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FRIDAY, Sept. 9, 2016 (HealthDay News) -- The health of children in poor families improves when their caregivers receive one-on-one assistance with social needs such as lack of food and shelter, a new study finds.
The research included 872 families who were provided with a "navigator" to help them tackle assorted social needs. Another 937 low-income families were in a control group that received minimal help.
The children were primarily Hispanic and black. Their average age was 5. Caregivers were mostly women and family incomes were below the federal poverty level, the study authors said.
The caregivers were asked about their families' 14 types of social needs, including trouble affording food and utilities, unemployment, not having a place to live, and living in an unhealthy environment.
In the intervention group, navigators provided caregivers with information about resources such as child care, help paying utility bills, transportation and shelter arrangements. The caregivers in the control group received written information about resources, but no help from a navigator and no follow-up.
At the start of the study, the number of social needs reported by caregivers ranged from zero to 11 out of 14, with an average of about 3. Most caregivers said their kids' health was very good or excellent.
Four months into the study, the number of social needs reported by caregivers in the intervention group decreased more than among caregivers in the control group.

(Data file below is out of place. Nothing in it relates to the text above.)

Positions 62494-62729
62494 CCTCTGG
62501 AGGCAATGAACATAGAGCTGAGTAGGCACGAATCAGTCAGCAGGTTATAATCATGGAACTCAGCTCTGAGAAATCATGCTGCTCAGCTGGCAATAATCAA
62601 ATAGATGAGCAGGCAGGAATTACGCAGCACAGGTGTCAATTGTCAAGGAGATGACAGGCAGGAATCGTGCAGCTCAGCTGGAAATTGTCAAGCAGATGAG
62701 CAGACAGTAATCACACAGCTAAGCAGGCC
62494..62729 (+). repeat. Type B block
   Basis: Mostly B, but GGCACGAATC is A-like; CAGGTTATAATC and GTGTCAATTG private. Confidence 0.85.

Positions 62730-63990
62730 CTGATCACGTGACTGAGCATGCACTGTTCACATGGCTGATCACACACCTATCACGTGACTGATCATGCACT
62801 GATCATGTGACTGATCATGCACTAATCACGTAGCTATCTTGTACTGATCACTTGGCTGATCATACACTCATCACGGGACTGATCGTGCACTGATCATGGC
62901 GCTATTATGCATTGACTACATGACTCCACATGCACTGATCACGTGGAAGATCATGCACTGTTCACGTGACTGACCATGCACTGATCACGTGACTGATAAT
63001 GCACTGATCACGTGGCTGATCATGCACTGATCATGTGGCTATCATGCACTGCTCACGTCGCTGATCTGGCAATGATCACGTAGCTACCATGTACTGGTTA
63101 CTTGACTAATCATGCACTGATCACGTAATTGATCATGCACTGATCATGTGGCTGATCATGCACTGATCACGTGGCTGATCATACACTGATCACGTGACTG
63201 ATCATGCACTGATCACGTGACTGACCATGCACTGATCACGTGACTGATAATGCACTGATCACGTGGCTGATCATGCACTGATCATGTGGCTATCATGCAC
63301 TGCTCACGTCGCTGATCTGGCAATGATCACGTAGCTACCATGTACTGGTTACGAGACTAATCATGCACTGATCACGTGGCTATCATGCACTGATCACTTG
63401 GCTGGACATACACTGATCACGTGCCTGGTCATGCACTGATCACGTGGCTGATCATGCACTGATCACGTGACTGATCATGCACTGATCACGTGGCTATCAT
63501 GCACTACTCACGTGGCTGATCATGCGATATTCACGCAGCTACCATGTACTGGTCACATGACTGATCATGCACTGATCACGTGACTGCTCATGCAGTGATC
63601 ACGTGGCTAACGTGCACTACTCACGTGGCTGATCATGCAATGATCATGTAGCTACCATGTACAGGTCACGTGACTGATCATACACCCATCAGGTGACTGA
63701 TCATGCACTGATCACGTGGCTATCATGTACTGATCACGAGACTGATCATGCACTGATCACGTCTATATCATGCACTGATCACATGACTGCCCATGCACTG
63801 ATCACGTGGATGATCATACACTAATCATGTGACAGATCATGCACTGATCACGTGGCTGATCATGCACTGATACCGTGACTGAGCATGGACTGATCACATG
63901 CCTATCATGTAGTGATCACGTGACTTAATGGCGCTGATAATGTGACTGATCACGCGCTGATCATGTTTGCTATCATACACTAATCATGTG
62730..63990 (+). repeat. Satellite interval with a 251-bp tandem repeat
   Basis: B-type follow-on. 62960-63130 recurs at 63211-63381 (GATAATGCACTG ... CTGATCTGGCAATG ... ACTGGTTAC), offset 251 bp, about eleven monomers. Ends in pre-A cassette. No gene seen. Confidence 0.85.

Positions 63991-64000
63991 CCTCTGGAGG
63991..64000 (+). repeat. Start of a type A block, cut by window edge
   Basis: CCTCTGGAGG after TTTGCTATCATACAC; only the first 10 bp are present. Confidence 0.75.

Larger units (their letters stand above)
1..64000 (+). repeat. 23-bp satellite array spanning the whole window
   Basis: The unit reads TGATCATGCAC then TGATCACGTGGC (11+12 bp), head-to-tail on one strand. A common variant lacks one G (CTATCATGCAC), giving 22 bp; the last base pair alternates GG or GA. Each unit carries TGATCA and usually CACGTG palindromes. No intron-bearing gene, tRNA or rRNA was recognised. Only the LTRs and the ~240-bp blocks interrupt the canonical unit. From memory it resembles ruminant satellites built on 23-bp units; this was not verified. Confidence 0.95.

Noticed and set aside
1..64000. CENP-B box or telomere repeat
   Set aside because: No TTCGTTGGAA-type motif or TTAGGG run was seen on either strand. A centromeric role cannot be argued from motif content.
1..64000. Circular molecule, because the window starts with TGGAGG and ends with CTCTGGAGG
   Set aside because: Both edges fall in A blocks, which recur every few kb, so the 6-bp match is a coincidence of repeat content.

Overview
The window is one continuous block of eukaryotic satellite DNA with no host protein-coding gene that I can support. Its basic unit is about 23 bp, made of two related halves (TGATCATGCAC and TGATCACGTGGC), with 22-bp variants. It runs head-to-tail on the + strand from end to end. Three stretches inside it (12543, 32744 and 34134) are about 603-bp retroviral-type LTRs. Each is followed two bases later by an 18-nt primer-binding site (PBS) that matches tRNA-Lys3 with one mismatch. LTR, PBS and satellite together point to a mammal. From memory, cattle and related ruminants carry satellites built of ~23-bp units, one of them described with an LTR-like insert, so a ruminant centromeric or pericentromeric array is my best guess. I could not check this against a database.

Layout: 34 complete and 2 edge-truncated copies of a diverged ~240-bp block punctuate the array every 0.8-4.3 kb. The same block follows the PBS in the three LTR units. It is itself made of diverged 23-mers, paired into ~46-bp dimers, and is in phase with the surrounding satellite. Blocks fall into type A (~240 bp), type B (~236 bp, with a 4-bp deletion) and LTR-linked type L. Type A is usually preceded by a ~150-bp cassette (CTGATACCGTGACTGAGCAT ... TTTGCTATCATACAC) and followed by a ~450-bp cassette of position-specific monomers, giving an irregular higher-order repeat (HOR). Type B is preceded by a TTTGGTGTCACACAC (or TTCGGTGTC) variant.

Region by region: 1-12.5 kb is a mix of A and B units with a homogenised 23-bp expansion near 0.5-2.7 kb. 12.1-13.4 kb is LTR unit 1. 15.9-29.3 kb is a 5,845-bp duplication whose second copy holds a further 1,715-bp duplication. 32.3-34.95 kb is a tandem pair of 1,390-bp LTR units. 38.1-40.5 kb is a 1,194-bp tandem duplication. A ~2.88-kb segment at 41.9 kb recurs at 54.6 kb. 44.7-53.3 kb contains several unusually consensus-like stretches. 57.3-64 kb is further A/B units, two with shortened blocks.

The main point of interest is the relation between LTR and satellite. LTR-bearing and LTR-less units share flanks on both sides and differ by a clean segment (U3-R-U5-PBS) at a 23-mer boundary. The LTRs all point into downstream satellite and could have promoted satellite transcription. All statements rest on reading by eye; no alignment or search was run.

Also, caregivers in the intervention group reported more improvement in overall child health status, the study showed.
The study was published online Sept. 6 in the journal JAMA Pediatrics.
"These findings extend previous work documenting the associations between social adversities experienced in childhood and health outcomes, as well as on process outcomes related to social interventions," Dr. Laura Gottlieb, from the University of California, San Francisco, and study co-authors wrote in a journal news release.
They said more work needed to be done in this area, but added that the "the finding that the low-intensity interventions undertaken in this study can affect child health outcomes [shows] the value of such programs."
-- Robert Preidt
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